How to Analyze Audience Performance with Google Analytics


Audiences play an integral role in most paid media strategies.

The ability to create targeted audiences based on key indicators makes for a great way to hone in on warm audiences.

Audiences also act as a connector across campaigns and even channels, allowing advertisers to coordinate messaging and content throughout the funnel.

The struggle with analyzing audience data is that, historically, there has not been one cohesive view.

Audience performance was fragmented in disparate platforms depending on the channel and, further fragmented at the campaign level.

Enter: the Audience Report. (No, not the Google Ads Audience Insights report [which is also useful] but the Audience Report in Google Analytics.)

This report, which rolled out this spring without much fanfare, shows you the big picture for the audiences that you grant Google Analytics access to.

Google Analytics Audience Report

Setting Up Your Audience Report

In order to use the Audience Report in Google Analytics, you need to set it up. There are only a few steps:

  • Enable demographic reporting, if that has not already been enabled.
  • Create audiences within Google Analytics.
  • Share the audiences with the Google Analytics account.
  • Your Audience will populate with data. (Note, it does take a full 24 hours, so don’t be concerned if you don’t see it populating before then.)

Tip: You can only enable 20 audiences to report on within Google Analytics.

Although you can create more audiences within Google Analytics, only 20 will be accessible for reporting purposes. Choose those wisely!

I suggest not selecting audiences that are already really simple to segment for within Google Analytics, such as “all purchasers” and, instead, focusing on more granular audiences.

A Deeper Dive into the Audience Report

The audience report is a great way to get an overview of audience performance across your entire ecosystem.

Historically, advertisers have added audiences as observation-only (or as targeting) in Google Ads campaigns in order to get a pulse on performance. While that is still a useful tactic, it only gives partial insight into performance.

The audience report in Google Analytics provides the full picture, as it provides visibility into audience performance across all channels, including non-paid.

With this report, you can compare performance across all of your audiences. This report provides a wealth of information. For starters, you can see:

  • Which channels your audience engages with after they join the audience.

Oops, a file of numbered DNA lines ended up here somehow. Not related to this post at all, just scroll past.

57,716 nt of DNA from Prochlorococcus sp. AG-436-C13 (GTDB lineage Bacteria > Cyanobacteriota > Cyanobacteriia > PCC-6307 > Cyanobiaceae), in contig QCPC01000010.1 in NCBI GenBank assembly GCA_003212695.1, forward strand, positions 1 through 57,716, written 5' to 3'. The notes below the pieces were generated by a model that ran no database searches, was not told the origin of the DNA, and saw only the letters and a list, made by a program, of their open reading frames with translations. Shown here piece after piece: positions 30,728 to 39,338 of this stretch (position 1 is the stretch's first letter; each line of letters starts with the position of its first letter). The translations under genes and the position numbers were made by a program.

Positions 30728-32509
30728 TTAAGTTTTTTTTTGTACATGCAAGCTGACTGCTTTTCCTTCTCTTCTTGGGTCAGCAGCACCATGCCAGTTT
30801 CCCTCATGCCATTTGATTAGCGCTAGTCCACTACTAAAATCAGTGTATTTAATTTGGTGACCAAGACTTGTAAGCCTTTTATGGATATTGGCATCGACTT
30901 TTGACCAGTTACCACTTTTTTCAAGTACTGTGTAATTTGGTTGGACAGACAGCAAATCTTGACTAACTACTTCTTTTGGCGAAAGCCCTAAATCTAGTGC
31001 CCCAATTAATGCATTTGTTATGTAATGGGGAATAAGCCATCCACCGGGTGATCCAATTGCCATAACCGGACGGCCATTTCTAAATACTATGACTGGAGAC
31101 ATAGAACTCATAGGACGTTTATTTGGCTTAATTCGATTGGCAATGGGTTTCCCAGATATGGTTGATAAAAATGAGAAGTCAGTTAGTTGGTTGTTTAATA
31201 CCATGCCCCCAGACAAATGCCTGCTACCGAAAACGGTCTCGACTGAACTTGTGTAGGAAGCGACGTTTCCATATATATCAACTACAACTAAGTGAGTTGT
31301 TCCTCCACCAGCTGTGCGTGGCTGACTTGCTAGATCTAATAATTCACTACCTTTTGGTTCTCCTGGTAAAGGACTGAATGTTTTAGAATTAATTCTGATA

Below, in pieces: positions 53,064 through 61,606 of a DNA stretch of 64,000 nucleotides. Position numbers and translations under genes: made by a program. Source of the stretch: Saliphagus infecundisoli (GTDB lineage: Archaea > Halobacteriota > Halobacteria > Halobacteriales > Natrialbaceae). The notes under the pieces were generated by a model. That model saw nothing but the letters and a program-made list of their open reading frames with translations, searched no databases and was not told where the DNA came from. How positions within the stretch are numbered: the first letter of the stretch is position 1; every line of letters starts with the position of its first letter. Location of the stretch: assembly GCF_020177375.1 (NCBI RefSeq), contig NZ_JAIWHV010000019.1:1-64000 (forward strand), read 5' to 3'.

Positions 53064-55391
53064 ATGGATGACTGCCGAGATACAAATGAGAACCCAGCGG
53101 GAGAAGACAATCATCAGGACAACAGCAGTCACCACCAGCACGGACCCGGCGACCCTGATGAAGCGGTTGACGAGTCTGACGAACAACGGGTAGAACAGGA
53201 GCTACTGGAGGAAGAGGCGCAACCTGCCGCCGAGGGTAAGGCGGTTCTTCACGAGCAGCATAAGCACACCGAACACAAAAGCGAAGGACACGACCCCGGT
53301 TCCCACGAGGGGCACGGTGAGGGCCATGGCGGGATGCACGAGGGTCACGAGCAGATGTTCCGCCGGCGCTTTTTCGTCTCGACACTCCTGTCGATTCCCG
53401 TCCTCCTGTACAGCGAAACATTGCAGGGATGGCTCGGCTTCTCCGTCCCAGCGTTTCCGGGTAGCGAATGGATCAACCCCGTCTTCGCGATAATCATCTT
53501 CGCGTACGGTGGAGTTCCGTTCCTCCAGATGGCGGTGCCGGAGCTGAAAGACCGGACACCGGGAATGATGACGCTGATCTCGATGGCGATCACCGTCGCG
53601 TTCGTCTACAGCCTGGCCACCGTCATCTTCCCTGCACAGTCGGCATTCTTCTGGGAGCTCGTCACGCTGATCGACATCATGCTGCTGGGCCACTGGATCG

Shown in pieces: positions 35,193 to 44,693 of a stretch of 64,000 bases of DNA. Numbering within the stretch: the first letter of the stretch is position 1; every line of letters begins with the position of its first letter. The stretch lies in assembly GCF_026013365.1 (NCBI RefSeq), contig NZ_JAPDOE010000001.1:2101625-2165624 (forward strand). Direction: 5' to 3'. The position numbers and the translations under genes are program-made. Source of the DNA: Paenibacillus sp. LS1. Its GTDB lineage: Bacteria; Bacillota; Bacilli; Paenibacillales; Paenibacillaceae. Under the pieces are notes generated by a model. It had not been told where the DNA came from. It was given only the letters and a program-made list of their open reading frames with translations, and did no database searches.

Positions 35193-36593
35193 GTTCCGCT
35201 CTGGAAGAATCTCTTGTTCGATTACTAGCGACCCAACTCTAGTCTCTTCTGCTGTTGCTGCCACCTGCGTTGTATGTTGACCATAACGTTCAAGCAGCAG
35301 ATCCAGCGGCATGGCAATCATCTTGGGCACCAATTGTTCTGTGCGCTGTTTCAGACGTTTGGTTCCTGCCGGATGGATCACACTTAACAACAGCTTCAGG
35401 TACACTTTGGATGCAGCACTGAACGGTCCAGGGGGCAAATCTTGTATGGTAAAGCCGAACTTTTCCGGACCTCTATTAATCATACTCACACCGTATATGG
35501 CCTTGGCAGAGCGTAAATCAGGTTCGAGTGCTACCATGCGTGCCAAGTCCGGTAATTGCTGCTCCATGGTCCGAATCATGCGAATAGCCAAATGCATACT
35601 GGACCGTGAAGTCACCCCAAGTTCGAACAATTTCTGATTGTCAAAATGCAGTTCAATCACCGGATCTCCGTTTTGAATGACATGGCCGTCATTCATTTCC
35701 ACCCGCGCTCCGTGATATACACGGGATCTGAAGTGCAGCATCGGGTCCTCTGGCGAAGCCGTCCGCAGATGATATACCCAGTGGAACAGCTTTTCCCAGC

• Which audiences have the highest conversion rates (inclusive of all channels) and, possibly even more useful, the highest per-session-value.
  • Engagement levels for each audience (pages/session, average session duration, etc.)

All of these indicators can help you identify which of the audiences that you have created are really the most valuable to help you prioritize where and how you spend your money.

You can also get a sense for the channels that are most effective to re-engage your audience.

Custom View Segments & Secondary Dimensions

In addition to the insights that you can gain from audience report, once you enable the audience report, you also make audiences available as custom view segments and secondary dimensions.

This allows you to dig into some really great reports.

For example, if you created an audience for a particular campaign, you could then look at a behavior flow report for that audience only, using a custom view segment, which would allow you to dig into the paths that that audience took to review content across the site.

Behavior Flow

In addition, you can dig into the types of events that they engage with, the content topics they found most engaging, and where they tend to fall out of the funnel, among a wealth of other nuggets of information.

Custom Reports & Dashboards

Last but not least, enabling the audience report also enables the audiences to be used in custom reports and dashboards within Google Analytics.

The only pitfall here is that when you use audiences as a dimension in reporting, there are a limited number of other dimensions that you can use.

It is a little disappointing because, at first glance, the reporting options don’t go into the depth that most custom reports can accommodate.

Workaround: While you can leverage audiences as a dimension in reports or dashboards, you actually have more flexibility in reporting by creating a custom report or dashboard as you normally would and then, after publishing the report, viewing it with a custom view that filters for the audience that you are analyzing.

Making the Data Actionable

Audiences are incredibly flexible and versatile so mining the data can help you to identify the ways in which you can improve performance across your marketing ecosystem.

The opportunities are endless. Here are just a few ways you can leverage the audience report to increase your revenue:

  • Prioritize which audiences are most likely to drive the most amount of revenue by analyzing the average session value and conversion rates. Create remarketing campaigns to drive more of those users to the site.
  • Identify which channels and campaigns are most effective for re-engaging the audience. That’s a great place to start your remarketing campaign.
  • Identify the types of content that each audience is interested in and build funnels catering to their interests.
  • Use custom reports to determine how the number of average sessions per user for each audience along with the number of sessions to transaction which can help to plan funnels. (Unfortunately, the path length and lag time report can’t be filtered by audience.)
  • Identify common exit pages and site-searches for each audience to patch holes in the funnel.

More Resources:


Image Credits

Screenshots taken by author, October 2018

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